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From Theodore Vasiloudis <theodoros.vasilou...@gmail.com>
Subject Re: a typical ML algorithm flow
Date Tue, 29 Mar 2016 13:43:20 GMT
@Shannon

What you are talking about is available for the DataSet API through the
iterateWithTermination function. See the API docs
<https://ci.apache.org/projects/flink/flink-docs-master/apis/batch/index.html#iteration-operators>
and Iterations page
<https://ci.apache.org/projects/flink/flink-docs-master/apis/batch/iterations.html>
.

On Tue, Mar 29, 2016 at 3:14 PM, Shannon Quinn <squinn@gatech.edu> wrote:

> Apologies for hijacking, but this thread hits right at my last message to
> this list (looking to implement native iterations in the PyFlink API).
>
> I'm particularly interested in custom convergence criteria, often centered
> around measuring some sort of squared loss and checking if it falls below a
> threshold. Is this what you mean by a "dynamic convergence criterion"?
> Certainly having a max-iterations cut-off as a "just in case" measure is a
> good thing, but I'm curious if there's a native way of using a
> threshold-based criterion that doesn't involve simply iterating 10 or so
> times, checking the criterion, and iterating some more.
>
> Shannon
>
>
> On 3/29/16 5:53 AM, Till Rohrmann wrote:
>
>> Hi,
>>
>> Chiwan’s example is perfectly fine and it should also work with general EM
>> algorithms. Moreover, it is the recommended way how to implement
>> iterations
>> with Flink. The iterateWithTermination API call generates a lazily
>> evaluated data flow with an iteration operator. This plan will only be
>> executed when you call env.execute, collect or count which depends on this
>> data flow. In the example it would be triggered by result.print. You can
>> also take a look at the KMeans implementation of Flink. It does not use a
>> dynamic convergence criterion but it could easily be added.
>>
>> If you really need to trigger the execution of the data flow for each
>> iteration (e.g. because you have different data flows depending on the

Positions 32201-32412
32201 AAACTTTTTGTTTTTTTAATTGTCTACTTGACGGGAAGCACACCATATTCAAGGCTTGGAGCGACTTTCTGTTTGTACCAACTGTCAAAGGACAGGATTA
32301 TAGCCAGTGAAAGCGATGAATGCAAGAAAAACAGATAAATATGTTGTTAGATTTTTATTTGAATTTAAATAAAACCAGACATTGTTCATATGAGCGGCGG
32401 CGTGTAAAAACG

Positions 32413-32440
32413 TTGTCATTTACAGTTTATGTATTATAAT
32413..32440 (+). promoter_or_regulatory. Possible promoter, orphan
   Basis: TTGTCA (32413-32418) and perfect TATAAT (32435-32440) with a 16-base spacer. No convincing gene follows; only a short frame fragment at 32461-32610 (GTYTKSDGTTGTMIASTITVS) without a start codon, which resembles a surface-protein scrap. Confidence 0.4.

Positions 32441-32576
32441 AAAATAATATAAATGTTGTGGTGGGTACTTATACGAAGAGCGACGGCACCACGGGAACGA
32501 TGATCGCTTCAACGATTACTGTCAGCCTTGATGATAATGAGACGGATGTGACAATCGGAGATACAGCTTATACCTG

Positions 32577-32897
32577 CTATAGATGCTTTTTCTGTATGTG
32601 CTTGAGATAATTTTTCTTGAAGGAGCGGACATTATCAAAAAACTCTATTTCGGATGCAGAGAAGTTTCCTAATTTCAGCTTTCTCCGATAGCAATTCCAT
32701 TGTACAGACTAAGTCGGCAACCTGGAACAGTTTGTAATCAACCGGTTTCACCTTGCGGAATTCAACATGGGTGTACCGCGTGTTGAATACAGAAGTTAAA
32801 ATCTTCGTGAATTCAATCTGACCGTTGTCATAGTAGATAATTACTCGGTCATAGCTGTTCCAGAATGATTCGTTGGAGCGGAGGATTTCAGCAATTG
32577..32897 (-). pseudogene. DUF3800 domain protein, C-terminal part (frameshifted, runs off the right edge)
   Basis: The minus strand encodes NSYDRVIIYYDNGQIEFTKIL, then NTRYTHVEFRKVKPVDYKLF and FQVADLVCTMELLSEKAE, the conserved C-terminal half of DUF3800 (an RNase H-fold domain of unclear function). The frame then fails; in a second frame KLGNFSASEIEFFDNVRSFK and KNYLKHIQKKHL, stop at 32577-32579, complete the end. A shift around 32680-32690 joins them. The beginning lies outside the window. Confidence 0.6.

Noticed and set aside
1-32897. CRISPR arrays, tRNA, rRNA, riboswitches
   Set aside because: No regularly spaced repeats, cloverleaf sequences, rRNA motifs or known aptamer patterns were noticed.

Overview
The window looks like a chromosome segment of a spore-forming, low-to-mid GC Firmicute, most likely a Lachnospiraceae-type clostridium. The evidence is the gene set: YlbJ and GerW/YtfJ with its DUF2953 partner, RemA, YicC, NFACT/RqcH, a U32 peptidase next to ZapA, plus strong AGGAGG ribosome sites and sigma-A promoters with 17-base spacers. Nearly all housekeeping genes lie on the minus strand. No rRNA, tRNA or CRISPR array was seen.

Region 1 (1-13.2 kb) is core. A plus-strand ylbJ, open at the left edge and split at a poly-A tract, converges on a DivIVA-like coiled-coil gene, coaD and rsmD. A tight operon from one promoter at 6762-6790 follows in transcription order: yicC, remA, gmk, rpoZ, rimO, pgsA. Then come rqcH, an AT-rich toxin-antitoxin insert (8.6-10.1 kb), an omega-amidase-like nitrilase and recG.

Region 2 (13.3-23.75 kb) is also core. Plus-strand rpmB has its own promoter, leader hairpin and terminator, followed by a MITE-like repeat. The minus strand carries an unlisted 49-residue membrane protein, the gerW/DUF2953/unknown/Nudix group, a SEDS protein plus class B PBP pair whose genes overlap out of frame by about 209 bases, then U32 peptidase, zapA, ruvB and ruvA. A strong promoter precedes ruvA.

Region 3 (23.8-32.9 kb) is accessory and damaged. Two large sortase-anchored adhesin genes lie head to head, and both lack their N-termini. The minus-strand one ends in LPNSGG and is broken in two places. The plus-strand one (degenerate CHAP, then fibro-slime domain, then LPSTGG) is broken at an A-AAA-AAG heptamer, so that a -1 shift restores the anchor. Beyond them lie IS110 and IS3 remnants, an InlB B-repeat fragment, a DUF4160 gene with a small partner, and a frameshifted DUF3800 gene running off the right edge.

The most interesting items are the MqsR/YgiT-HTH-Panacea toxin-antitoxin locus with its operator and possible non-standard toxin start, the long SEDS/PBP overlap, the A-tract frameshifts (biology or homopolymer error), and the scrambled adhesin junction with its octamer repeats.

>> result), then you should persist the intermediate result every n
>> iteration.
>> Otherwise you will over and over re-trigger the execution of previous
>> operators.
>>
>> Cheers,
>> Till
>> ​
>>
>> On Tue, Mar 29, 2016 at 1:26 AM, Dmitriy Lyubimov <dlieu.7@gmail.com>
>> wrote:
>>
>> Thanks Chiwan.
>>>
>>> I think this example still creates a lazy-evaluated plan. And if i need
>>> to
>>> collect statistics to front end (and use it in subsequent iteration
>>> evaluation) as my example with computing column-wise averages suggests?
>>>
>>> problem generally is, what if I need to eagerly evaluate the statistics
>>> inside the iteration in order to proceed with further computations (and
>>> even plan construction). typically, that would be result of M-step in EM
>>> algorithm.
>>>
>>> On Sun, Mar 27, 2016 at 3:26 AM, Chiwan Park <chiwanpark@apache.org>
>>> wrote:
>>>
>>> Hi Dmitriy,
>>>>
>>>> I think you can implement it with iterative API with custom convergence
>>>> criterion. You can express the convergence criterion by two methods. One
>>>>
>>> is
>>>
>>>> using a convergence criterion data set [1][2] and the other is
>>>>
>>> registering
>>>
>>>> an aggregator with custom implementation of `ConvergenceCriterion`
>>>> interface [3].
>>>>
>>>> Here is an example using a convergence criterion data set in Scala API:
>>>>
>>>> ```
>>>> package flink.sample
>>>>
>>>> import org.apache.flink.api.scala._
>>>>
>>>> import scala.util.Random
>>>>
>>>> object SampleApp extends App {